Independent Electronic Trading Platform Meets Customer Demand for Trading in Largest, Most Liquid Market in the World
Accretive to EPS within the First 12 Months, Excluding Transaction-Related Costs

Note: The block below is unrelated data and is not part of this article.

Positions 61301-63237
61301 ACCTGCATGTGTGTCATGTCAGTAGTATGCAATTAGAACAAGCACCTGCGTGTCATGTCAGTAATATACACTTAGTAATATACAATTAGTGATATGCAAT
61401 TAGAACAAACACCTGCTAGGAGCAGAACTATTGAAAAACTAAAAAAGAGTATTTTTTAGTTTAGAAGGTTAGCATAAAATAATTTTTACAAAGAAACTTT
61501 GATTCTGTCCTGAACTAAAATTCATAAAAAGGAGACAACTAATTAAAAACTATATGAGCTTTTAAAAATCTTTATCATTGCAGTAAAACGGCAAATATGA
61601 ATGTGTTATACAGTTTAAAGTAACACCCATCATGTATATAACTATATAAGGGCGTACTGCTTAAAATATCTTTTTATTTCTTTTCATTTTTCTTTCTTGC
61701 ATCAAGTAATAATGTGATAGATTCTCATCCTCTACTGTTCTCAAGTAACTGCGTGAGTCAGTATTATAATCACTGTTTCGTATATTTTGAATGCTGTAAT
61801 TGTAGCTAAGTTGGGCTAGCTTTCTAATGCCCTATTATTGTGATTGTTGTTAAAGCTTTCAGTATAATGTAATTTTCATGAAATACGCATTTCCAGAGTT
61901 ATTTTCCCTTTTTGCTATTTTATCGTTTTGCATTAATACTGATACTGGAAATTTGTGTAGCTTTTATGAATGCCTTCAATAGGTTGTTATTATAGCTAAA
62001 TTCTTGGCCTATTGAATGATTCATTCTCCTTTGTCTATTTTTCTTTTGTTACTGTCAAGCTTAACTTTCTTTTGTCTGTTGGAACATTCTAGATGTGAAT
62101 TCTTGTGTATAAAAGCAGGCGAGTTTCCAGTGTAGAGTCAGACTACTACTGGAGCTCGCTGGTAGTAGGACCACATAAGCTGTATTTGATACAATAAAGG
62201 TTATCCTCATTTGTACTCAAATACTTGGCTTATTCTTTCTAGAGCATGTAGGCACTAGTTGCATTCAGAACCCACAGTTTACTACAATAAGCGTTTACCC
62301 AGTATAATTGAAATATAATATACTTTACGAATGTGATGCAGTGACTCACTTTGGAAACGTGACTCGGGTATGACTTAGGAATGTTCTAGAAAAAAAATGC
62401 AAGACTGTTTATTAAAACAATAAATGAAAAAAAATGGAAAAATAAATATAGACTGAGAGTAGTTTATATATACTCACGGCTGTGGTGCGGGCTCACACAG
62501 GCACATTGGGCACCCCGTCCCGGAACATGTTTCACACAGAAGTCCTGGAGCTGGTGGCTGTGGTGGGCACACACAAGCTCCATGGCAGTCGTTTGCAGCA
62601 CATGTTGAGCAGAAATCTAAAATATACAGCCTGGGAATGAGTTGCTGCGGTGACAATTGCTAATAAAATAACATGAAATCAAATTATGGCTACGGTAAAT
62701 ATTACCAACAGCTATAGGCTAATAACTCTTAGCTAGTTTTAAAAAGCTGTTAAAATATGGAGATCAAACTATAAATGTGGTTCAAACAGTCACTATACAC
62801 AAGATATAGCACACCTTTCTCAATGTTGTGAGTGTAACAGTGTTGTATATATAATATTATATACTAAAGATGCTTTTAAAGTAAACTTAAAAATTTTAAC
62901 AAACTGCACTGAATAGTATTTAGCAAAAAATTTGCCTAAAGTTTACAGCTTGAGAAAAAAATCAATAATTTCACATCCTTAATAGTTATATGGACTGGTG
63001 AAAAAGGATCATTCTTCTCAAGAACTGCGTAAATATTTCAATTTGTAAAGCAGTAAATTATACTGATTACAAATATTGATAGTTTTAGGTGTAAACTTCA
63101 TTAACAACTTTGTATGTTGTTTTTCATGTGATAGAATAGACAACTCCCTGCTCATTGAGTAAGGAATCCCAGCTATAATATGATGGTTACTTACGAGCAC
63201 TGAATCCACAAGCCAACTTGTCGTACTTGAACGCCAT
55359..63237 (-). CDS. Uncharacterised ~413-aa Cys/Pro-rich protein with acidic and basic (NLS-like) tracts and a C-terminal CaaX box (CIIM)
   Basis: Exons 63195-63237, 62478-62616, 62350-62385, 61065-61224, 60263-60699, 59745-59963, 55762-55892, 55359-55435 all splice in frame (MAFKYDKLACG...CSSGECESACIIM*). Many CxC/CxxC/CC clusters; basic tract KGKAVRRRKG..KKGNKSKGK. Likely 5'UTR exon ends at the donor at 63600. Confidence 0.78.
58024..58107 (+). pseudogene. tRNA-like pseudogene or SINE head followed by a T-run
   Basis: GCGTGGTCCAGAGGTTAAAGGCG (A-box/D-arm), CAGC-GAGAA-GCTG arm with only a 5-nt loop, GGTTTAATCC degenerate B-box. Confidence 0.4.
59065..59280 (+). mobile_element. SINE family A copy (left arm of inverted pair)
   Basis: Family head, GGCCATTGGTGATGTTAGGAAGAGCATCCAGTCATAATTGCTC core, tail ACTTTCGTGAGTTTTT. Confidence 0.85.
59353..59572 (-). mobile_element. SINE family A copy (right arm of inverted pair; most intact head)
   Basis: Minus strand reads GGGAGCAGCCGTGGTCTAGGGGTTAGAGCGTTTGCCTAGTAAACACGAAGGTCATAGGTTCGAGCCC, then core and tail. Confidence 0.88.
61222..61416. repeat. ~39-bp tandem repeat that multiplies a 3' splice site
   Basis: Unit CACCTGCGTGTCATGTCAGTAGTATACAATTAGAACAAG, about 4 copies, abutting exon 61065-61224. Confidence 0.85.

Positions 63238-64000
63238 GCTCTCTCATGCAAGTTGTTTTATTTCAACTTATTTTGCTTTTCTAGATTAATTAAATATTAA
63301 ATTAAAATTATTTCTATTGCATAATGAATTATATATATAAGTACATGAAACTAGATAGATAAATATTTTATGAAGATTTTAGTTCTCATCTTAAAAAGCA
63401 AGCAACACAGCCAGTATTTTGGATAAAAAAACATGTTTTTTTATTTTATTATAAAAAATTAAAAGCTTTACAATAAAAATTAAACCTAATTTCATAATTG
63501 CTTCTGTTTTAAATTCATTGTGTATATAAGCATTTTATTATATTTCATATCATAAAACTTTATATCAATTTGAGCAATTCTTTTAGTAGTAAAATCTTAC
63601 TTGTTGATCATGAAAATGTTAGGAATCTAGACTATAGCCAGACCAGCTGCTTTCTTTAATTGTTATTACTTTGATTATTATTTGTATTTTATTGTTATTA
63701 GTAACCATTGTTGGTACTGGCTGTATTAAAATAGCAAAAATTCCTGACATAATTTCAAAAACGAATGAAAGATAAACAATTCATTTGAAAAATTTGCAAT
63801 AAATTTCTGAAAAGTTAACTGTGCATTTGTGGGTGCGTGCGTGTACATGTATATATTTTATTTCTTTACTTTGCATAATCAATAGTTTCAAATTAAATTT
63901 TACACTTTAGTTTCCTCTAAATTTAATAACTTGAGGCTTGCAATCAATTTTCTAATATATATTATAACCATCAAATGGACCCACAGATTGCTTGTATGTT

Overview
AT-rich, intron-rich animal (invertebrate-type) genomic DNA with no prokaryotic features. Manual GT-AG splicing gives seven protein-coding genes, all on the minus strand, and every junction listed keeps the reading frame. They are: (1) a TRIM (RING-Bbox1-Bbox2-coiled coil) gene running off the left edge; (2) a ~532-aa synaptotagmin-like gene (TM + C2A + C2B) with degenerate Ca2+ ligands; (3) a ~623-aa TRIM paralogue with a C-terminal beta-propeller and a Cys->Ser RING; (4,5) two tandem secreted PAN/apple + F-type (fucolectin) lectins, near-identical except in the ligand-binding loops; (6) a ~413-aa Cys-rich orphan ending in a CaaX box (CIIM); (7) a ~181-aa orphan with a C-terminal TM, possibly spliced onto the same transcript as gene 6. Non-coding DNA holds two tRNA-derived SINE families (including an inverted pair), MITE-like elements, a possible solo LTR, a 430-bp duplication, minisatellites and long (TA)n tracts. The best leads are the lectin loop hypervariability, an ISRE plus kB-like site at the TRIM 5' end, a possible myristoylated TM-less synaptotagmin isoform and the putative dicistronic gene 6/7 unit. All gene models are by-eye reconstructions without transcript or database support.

NEW YORK, July 1, 2013 (GLOBE NEWSWIRE) -- The NASDAQ OMX Group, Inc. (Nasdaq:NDAQ) today announced the completion of its acquisition of the eSpeed platform, which operates a fully executable central limit order book for electronic trading in benchmark U.S. Treasuries, one of the largest and most liquid cash markets in the world. The eSpeed platform will be integrated into the NASDAQ OMX Transaction Services business to better serve dealers in the over-the-counter market and meet the growing demand for diverse instruments on an independent market. U.S. Treasury data products will be integrated into NASDAQ OMX Global Information Services, further enhancing NASDAQ OMX's rich data product offering."We are beginning to see a fundamental shift in underlying drivers of the U.S. Treasury market and we feel the addition of eSpeed to NASDAQ OMX's portfolio will provide our combined customer base with a significantly expanded opportunity set," said Bob Greifeld, Chief Executive Officer of NASDAQ OMX. "As the liquidity dynamics in the U.S. Treasury market evolve through the government's tapering of the quantitative easing program, our customers will be well-positioned to assess their strategic investments across fixed income, equities and derivatives globally." NASDAQ OMX announced its intent to acquire the eSpeed platform on April 1, 2013 to enter benchmark U.S. Treasuries, one of the largest markets in the world with over $500 billion in daily trading volume. The addition of the eSpeed platform provides NASDAQ OMX clients an opportunity to navigate the benchmark U.S. Treasuries market with services for the full life-cycle of global fixed income trading. eSpeed is well positioned, through the independent ownership of NASDAQ OMX, to benefit from the normalization of the U.S. bond market and the core drivers of volumes like stability in the issuance of new Treasuries, continued electronification of the U.S. Treasury market, resolution of fiscal uncertainty and changes in government intervention through quantitative easing.